The “Dons executive” has a lot more talking up to do to satisfy not just the baddies of NKS, but the raft of statutory consultees including both councils, local community councils and members of the wider public who have read between the lines and have delved in to the reams of information to come forward with real, not perceived concerns. The plot will no doubt thicken as we turn the pages towards the pre-determination hearing and ultimate determination in October. And of course, what will the decision-makers make of it all?





Women in Farming and the Agriculture Sector

I wrote previously about the Scottish Government’s research project, the aim of which is to investigate the role of women in farming and the agriculture sector in Scotland under five headings: daily life, aspirations, career paths, leadership and comparative analysis with women in other family businesses. During the research, the importance of inheritance, training and farm safety also emerged as important issues. I have copied the findings below.

Executive Summary

In 2016, the Scottish Government’s Rural and Environment Science and Analytical Services Division (RESAS) commissioned research on ‘Women in Farming and the Agriculture Sector’. The overall purpose of this research was to establish a baseline position on women in farming and the agriculture sector, which then will inform future policies to enhance the role of women in these sectors.

The specific aim of this research project is to investigate the role of women in farming and the agriculture sector in Scotland under five headings: daily life, aspirations, career paths, leadership and comparative analysis with women in other family businesses. During the research, the importance of inheritance, training and farm safety also emerged as important issues.

The research was comprised of literature review, 9 focus groups, 30 interviews and two on-line surveys: in total, over 1300 women and 12 men from across Scotland participated. The research was undertaken from June 2016 to March 2017.

Key Messages:

Women play a major role in Scottish agriculture, participating in the full range of farming activities.

The cultural practice of passing on large farms intact to one son is the single biggest barrier to women’s entry into agriculture. This means land transfer is institutionalised culturally (i.e. it is a hegemonic practice) but not legally (i.e. there is no legal restriction against multiple inheritance or bequeaths to daughters).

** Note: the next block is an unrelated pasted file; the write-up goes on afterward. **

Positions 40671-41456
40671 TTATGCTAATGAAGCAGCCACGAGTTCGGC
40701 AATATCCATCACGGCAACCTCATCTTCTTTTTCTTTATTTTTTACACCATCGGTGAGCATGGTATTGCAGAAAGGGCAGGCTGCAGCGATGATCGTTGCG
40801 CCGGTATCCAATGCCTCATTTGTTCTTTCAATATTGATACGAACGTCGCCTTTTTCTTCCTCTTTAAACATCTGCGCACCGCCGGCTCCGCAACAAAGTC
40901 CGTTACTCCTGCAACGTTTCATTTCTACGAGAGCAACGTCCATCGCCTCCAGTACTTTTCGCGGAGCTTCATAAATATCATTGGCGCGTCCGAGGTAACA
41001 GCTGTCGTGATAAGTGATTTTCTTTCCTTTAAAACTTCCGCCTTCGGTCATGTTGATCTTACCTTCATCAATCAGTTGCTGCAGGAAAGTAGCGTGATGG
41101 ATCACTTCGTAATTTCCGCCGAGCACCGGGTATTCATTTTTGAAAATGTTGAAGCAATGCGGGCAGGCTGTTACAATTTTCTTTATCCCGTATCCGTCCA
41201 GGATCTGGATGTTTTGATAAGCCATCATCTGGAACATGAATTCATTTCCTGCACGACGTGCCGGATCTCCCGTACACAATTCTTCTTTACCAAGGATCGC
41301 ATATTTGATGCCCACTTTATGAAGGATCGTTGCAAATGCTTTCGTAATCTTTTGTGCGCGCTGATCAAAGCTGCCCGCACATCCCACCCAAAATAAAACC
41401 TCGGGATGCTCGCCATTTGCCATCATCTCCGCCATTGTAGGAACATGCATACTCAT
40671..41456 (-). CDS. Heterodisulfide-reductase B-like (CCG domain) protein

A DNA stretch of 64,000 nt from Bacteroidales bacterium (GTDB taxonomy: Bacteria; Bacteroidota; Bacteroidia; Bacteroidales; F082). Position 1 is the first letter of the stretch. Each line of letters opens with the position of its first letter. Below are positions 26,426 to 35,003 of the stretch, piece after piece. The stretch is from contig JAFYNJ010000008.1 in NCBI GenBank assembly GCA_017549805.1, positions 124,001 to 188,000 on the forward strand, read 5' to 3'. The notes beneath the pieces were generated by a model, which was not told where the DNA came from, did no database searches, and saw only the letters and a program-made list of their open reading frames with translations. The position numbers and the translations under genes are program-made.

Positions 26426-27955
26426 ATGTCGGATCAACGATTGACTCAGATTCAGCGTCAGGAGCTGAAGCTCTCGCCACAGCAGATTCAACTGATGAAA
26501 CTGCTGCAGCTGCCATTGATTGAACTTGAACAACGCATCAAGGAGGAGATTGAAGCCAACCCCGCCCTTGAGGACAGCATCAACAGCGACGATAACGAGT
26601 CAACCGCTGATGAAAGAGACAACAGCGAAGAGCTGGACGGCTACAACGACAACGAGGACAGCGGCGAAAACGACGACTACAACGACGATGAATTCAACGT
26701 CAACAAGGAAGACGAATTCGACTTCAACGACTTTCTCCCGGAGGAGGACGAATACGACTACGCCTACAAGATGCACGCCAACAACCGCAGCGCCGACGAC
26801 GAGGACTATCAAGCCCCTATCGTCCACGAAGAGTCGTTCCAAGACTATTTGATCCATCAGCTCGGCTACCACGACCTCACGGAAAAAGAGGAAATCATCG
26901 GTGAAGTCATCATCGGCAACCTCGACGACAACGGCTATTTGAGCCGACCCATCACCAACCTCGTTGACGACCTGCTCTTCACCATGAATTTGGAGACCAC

Women are very under-represented amongst the elected leadership of national-level farming organisations (e.g. although over 1/3 of farm operators are women, the NFUS has no women amongst its national office holders, regional board chairmen or committee chairmen.

However, about half of NFUS staff are women). Women have more proportionate elected representation in the Scottish Crofting Federation (where 3/9 board members are women).

Most survey respondents would like to see more women involved in leadership of farming organisations, but only about 1/3 were personally interested in becoming more involved in leadership themselves.

Lack of time is a major barrier to advancing women’s roles on-farm and in farming organisations, and to accessing training (including continuing professional development, knowledge sharing, farm visits and industry events). Women in agriculture are very busy, juggling family responsibilities, farm work, housework, off-farm employment and volunteer work.

Some respondents reported exclusionary practices that take place in farming organisations (e.g. the unlikeliness of women being elected to committee positions; women being asked to leave meetings once the social elements were finished).

Approximately 18% of main survey respondents identified ‘Not welcome by existing male leaders’ as a barrier to their participation in leadership of farming organisations.

The Scottish Association of Young Farmer Clubs (SAYFC) was the most common provider of leadership experience to women in Scottish agriculture.

There is a clear need for more access to, and uptake of, vocational, practical training for women entering agriculture, across a range of topics.

Enabling new entrants to establish farms also enables more egalitarian gender relations. This and other research shows that when men and women enter agriculture together (through buying/ renting together at the outset) more equal gender relations exist.

Approximately 29% of survey participants expressed an interest in developing farm diversification activities in the next five years. This interest was particularly marked amongst crofting respondents (38% expressed interest in developing diversification activities).

Women and men engage in many unsafe farm behaviours as a result of different demands and activities not accounted for in recommendations on safe practices.

Women in family businesses outside of agriculture face far fewer barriers to business involvement and leadership.

Scottish Government’s concerns about recognising the role of women in agriculture are similar to those shared by the European Union and national governments (e.g. Australia, Northern Ireland).

Key Recommendations:

The cultural practice of passing on large farms intact to one son needs to be challenged. Other models should be explored (e.g. in the rest of Europe it is not possible to disinherit other children). Increasing the discourse on inheritance practice (e.g. in farming organisations and the farming press) can lead to change in practices.